Arts Who Knows Whom?
posted by January 29 at 13:42 PMon
I see “who/whom” confusion daily here in the work of otherwise careful writers. So I’m sharing my trick for deciding when to use who vs. whom. It’s an oversimplification for sure, but it works most of the time.
Isolate the clause containing the troublesome “who”/”whom” (or “whoever”/”whomever”); ignore everything else. (Sometimes this means switching word order around. When the word is the object in a question, you may have to restructure the question into a statement, as in example (2) below.)
Substitute “him” and then “he” for of the word in question and see which sounds correct.
If “him” sounds better, then choose “whom”—the “m”on the end of both words is your clue. If “he” sounds better, then choose “who” (no “m”).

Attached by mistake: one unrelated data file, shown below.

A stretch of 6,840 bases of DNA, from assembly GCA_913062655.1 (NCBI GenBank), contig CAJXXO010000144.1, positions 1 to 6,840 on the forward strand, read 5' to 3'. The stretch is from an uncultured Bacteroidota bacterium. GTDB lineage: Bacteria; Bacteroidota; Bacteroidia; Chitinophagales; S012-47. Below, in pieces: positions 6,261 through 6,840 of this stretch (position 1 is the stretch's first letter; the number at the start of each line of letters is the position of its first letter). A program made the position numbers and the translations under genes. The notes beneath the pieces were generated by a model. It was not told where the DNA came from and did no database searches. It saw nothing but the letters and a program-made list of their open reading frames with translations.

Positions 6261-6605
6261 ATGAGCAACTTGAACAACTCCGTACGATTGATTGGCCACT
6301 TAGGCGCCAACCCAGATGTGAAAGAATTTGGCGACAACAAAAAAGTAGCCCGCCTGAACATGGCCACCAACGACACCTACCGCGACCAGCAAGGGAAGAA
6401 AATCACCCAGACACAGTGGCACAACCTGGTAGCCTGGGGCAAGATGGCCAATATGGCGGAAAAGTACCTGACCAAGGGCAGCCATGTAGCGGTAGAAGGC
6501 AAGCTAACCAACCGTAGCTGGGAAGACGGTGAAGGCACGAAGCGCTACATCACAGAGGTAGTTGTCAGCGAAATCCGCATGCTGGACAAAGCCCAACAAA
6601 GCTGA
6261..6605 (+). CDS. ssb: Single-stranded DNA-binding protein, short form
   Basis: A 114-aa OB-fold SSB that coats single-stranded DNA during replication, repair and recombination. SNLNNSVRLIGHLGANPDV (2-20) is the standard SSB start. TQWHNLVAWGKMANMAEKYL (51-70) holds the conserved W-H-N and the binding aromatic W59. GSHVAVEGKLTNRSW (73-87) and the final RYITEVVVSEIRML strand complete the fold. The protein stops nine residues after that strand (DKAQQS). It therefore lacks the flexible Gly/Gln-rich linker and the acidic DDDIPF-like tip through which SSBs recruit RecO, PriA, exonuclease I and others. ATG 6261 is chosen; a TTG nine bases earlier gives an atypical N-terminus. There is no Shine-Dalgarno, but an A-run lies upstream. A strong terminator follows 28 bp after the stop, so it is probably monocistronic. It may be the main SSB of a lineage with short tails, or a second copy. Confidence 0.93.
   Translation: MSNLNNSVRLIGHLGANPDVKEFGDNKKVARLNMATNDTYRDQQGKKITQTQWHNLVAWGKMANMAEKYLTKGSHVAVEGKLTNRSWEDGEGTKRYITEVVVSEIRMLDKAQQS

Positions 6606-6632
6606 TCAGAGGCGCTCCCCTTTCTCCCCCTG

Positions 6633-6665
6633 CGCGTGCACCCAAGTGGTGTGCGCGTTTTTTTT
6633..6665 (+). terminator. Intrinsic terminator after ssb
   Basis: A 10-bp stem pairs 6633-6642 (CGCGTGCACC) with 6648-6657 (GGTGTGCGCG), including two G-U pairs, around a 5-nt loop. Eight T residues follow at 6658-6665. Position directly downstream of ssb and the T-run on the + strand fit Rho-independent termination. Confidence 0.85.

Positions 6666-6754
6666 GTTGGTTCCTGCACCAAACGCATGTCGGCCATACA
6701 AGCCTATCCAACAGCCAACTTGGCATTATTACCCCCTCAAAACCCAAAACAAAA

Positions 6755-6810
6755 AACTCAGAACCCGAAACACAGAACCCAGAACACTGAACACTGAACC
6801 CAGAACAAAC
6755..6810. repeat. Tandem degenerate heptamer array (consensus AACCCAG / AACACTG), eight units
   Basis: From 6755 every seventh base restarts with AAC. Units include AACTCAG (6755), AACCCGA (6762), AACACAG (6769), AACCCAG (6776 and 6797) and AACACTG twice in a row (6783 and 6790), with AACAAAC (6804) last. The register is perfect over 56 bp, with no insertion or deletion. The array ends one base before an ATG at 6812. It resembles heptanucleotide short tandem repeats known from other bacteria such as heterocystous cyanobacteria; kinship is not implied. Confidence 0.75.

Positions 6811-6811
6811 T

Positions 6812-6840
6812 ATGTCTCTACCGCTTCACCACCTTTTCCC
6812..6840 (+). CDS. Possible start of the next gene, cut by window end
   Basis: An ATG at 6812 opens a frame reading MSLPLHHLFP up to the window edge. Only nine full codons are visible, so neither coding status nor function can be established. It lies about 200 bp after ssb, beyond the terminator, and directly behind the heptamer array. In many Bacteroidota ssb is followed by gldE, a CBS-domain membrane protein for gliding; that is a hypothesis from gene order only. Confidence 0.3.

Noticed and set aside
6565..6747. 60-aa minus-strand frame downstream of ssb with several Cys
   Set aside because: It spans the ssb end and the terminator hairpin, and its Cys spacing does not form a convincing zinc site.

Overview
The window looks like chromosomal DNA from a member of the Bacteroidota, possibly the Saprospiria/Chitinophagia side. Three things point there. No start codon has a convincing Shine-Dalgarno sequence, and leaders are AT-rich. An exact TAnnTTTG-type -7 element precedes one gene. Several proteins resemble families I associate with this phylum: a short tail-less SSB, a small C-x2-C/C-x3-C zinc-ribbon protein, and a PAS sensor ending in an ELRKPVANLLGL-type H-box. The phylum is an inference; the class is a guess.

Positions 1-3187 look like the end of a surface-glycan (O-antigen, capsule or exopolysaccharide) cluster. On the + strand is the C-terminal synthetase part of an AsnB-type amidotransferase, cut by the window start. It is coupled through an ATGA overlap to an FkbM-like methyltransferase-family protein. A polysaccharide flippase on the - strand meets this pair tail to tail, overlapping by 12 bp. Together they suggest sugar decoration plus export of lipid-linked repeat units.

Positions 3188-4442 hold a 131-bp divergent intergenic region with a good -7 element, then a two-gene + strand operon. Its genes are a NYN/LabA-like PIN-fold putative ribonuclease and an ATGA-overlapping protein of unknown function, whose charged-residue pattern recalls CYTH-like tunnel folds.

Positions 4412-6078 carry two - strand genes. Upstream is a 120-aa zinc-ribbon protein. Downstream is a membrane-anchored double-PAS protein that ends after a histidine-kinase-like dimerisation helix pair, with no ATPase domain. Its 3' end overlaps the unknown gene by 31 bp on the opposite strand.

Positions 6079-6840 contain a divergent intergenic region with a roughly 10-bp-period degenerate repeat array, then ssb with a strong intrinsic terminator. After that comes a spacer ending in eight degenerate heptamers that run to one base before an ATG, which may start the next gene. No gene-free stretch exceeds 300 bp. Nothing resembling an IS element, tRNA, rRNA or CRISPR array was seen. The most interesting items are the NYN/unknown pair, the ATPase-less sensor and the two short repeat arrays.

1. I want to know who/whom made this mess.
Simplified: Who made this mess/Whom made this mess
he made this mess/him made this mess
“he” is better = “who” is correct
2. Eli wants to know who/whom you’d like to see in office.
Simplified: You’d like to see he in office/You’d like to see him in office
“him” is better = “whom” is correct.
The key to correctness lies in the fact that “who” is the subject case and “whom” is the object case, just like “he” is subject case and “him” is object case—which is why this trick works.